Prevalence of measles, mumps, rubella, and varicella susceptibility among health science students in a University in India

G. Arunkumar, K. E. Vandana, Nalini Sathiakumar

Research output: Contribution to journalArticle

12 Citations (Scopus)

Abstract

Background: Health science students (HSS) are at increased risk of contracting and transmitting viral diseases such as measles, mumps, rubella, and varicella (chickenpox). This study was undertaken to determine the prevalence of susceptibility of HSS to these infections. Methods: Using a cross-sectional design, 790 HSS of Manipal University, Manipal, India, answered a questionnaire and provided a blood sample which was tested for specific IgG antibodies to measles, mumps, rubella and varicella by ELISA (Enzygnost®). Results: The study group was comprised of medical (53.9%), nursing (16.6%), and allied health (29.5%) students. Among the overall group (n=790), the prevalence of serological susceptibility to measles, mumps, rubella, and varicella were 9.5%, 32.0%, 16.6%, and 25.8%, respectively. Among the subgroup of vaccinated subjects, susceptibility to measles, mumps, rubella, and varicella were 7.9%, 34.7%, 10.7%, and 35.2%, respectively. Conclusion: HSS susceptible to measles, mumps, rubella, and/or varicella are at risk of acquiring these diseases during their training period. In addition, they may be a potential source for nosocomial transmission posing a risk to immunocompromised patients. Hence, in the Indian setting, HSS should be immunized against measles, mumps, rubella, and varicella at the time of joining the medical school.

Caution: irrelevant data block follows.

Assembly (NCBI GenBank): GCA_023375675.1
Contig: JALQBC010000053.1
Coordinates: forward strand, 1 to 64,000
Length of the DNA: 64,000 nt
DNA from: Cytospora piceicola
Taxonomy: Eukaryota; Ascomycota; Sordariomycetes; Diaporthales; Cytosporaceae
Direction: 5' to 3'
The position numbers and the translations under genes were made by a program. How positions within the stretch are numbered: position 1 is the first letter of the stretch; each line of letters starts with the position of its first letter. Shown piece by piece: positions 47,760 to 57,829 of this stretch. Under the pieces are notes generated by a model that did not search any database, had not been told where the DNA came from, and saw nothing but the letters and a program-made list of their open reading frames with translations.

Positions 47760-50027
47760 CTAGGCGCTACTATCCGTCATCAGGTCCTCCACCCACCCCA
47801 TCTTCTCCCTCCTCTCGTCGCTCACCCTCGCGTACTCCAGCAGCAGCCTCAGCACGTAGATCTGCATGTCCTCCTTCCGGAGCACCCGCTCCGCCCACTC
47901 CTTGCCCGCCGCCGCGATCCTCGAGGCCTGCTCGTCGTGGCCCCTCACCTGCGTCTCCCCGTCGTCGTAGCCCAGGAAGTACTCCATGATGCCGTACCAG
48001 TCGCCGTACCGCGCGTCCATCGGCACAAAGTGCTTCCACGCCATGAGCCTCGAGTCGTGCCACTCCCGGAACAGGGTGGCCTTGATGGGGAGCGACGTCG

Original languageEnglish
Pages (from-to)58-64
Number of pages7
JournalAmerican Journal of Industrial Medicine
Volume56
Issue number1
DOIs
Publication statusPublished - 01-2013

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Mumps
Chickenpox
Rubella
Measles
India
Students
Health
Immunocompromised Host
Virus Diseases
Medical Schools
Nursing
Immunoglobulin G
Enzyme-Linked Immunosorbent Assay
Antibodies
Infection

All Science Journal Classification (ASJC) codes

  • Public Health, Environmental and Occupational Health

Cite this

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title = "Prevalence of measles, mumps, rubella, and varicella susceptibility among health science students in a University in India",
abstract = "Background: Health science students (HSS) are at increased risk of contracting and transmitting viral diseases such as measles, mumps, rubella, and varicella (chickenpox). This study was undertaken to determine the prevalence of susceptibility of HSS to these infections. Methods: Using a cross-sectional design, 790 HSS of Manipal University, Manipal, India, answered a questionnaire and provided a blood sample which was tested for specific IgG antibodies to measles, mumps, rubella and varicella by ELISA (Enzygnost{\circledR}). Results: The study group was comprised of medical (53.9{\%}), nursing (16.6{\%}), and allied health (29.5{\%}) students. Among the overall group (n=790), the prevalence of serological susceptibility to measles, mumps, rubella, and varicella were 9.5{\%}, 32.0{\%}, 16.6{\%}, and 25.8{\%}, respectively. Among the subgroup of vaccinated subjects, susceptibility to measles, mumps, rubella, and varicella were 7.9{\%}, 34.7{\%}, 10.7{\%}, and 35.2{\%}, respectively. Conclusion: HSS susceptible to measles, mumps, rubella, and/or varicella are at risk of acquiring these diseases during their training period. In addition, they may be a potential source for nosocomial transmission posing a risk to immunocompromised patients. Hence, in the Indian setting, HSS should be immunized against measles, mumps, rubella, and varicella at the time of joining the medical school.",